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Optimism betrayed: The golden age of Mexican-Spanish relations, 1931-1939.

Pliego-Moreno, Ivan Hilmardel (2006) Optimism betrayed: The golden age of Mexican-Spanish relations, 1931-1939. PhD thesis, London School of Economics and Political Science.

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Mexico and Spain have had a long and complex relationship since the former achieved independence from the latter at the beginning of the nineteenth century. The two countries established diplomatic relations in 1836, yet it took almost a century before relations became meaningful and mutually beneficial. The establishment of the Second Spanish Republic in 1931 signified a new era in Spanish politics, and Spain's foreign policy towards the Americas adopted a more pragmatic and progressive approach. In particular, this led to a new era in transatlantic relations towards Mexico. During the next five years, Spain and Mexico developed amicable and cooperative social, economic and political ties. The military uprising in Spain in the summer of 1936 put the Spanish Republic's international relations to the test, revealing her true friends and allies. Mexico proved to be, beyond any doubt, Spain's firmest supporter, although the relationship was unable to counterbalance the influence of European Non- Intervention, and American neutrality. Mexican efforts to gather sympathy and support for the Republican cause in the League of Nations had little effect. Mexico, along with the Soviet Union, and the contribution of the International Brigades, represented the legitimate Spanish Government's only hope of international support. Other Latin American countries did not follow the example set by Mexican foreign policy towards Spain during the civil war. Nevertheless, Mexico's stance demonstrated its commitment to democracy, whilst at the same time, showing its independence from the United States. There was an intense interest in the fate of the Spanish Republic, and after its defeat in 1939, Mexico opened the doors to nearly 30, 000 Spanish Republican exiles. They made an important contribution to Mexican cultural life, and became a constant reminder that the Second Republic was truly a significant, though thwarted, step towards the establishment of a democratic regime in Spain.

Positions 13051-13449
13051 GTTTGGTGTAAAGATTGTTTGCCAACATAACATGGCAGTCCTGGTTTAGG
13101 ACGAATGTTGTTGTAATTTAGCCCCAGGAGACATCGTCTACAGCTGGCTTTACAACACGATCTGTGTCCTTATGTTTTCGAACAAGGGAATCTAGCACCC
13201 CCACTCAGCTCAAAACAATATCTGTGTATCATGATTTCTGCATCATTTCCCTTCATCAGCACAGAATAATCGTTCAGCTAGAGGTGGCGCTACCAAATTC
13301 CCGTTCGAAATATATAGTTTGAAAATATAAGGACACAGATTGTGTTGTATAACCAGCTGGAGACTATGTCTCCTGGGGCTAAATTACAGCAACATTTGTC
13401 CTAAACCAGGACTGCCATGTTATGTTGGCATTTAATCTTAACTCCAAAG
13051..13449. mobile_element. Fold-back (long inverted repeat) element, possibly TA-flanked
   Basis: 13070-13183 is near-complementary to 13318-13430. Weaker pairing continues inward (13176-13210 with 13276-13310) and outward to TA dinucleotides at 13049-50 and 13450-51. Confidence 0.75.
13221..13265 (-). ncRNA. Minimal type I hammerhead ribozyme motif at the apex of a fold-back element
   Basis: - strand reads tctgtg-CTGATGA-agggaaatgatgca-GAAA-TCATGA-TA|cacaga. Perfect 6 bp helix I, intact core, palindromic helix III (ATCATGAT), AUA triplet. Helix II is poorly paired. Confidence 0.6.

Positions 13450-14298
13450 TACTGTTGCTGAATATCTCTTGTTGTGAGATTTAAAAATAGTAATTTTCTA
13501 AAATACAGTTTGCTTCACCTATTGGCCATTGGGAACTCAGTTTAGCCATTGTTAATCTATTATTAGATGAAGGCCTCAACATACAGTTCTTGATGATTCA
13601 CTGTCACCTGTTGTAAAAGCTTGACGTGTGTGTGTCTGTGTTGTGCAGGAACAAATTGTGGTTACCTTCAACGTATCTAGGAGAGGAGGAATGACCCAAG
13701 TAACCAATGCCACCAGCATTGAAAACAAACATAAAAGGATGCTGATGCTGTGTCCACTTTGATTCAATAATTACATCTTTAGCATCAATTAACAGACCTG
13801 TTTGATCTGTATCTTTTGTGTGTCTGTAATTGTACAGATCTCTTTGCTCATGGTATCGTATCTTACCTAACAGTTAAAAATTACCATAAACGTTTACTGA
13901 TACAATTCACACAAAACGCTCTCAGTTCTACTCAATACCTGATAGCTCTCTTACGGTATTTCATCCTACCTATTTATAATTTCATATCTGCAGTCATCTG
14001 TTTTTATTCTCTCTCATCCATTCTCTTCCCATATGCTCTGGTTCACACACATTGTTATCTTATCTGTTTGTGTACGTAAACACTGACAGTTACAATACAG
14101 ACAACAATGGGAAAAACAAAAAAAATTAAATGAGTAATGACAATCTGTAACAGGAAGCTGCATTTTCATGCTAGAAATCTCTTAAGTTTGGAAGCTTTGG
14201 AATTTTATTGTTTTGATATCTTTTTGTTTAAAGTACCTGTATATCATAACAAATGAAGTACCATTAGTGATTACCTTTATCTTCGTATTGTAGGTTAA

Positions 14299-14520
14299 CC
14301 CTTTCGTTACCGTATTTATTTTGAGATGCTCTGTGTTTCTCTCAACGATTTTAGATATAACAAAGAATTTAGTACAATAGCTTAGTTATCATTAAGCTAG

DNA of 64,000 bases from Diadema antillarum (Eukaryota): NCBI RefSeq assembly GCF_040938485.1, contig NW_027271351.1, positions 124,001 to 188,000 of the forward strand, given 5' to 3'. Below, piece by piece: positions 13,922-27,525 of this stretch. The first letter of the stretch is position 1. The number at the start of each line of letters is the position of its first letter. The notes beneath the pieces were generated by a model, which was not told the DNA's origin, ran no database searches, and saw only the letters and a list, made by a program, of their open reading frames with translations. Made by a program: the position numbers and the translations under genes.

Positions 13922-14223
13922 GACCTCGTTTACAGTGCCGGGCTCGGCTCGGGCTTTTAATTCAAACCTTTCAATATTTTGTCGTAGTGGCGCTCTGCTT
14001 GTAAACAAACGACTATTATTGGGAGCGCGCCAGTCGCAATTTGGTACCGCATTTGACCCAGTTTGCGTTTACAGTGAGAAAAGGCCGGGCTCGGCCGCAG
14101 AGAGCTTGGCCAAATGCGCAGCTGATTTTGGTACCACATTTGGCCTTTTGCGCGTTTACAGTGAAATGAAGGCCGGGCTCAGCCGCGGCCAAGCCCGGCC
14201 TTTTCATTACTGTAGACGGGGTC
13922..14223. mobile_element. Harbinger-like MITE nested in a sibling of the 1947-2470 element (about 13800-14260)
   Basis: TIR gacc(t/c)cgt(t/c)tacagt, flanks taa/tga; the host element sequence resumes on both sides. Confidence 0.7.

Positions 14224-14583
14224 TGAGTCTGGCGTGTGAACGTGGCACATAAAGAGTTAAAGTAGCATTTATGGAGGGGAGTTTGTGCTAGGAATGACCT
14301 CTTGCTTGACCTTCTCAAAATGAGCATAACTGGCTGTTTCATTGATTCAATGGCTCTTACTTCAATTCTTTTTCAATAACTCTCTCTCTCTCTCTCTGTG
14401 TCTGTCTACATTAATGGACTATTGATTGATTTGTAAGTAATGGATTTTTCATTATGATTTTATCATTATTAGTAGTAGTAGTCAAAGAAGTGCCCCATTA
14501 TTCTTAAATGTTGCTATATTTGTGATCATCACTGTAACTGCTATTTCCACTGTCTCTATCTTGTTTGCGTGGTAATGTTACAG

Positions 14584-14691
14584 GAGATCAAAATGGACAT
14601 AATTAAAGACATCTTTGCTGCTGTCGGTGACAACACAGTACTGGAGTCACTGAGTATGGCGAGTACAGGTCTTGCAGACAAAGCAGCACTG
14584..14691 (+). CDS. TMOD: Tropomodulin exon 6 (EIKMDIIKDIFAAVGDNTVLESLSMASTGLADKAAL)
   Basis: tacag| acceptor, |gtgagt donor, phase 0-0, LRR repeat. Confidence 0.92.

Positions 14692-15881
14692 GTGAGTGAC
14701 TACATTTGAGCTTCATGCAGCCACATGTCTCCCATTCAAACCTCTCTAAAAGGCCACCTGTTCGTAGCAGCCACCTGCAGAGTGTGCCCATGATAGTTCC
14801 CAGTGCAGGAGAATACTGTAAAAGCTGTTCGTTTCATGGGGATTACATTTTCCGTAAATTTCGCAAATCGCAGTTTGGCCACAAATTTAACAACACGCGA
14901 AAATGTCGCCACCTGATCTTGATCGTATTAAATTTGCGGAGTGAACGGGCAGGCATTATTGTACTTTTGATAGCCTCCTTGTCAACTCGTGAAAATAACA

Item Type: Thesis (PhD)
Uncontrolled Keywords: History, Modern
Sets: Collections > ProQuest Etheses

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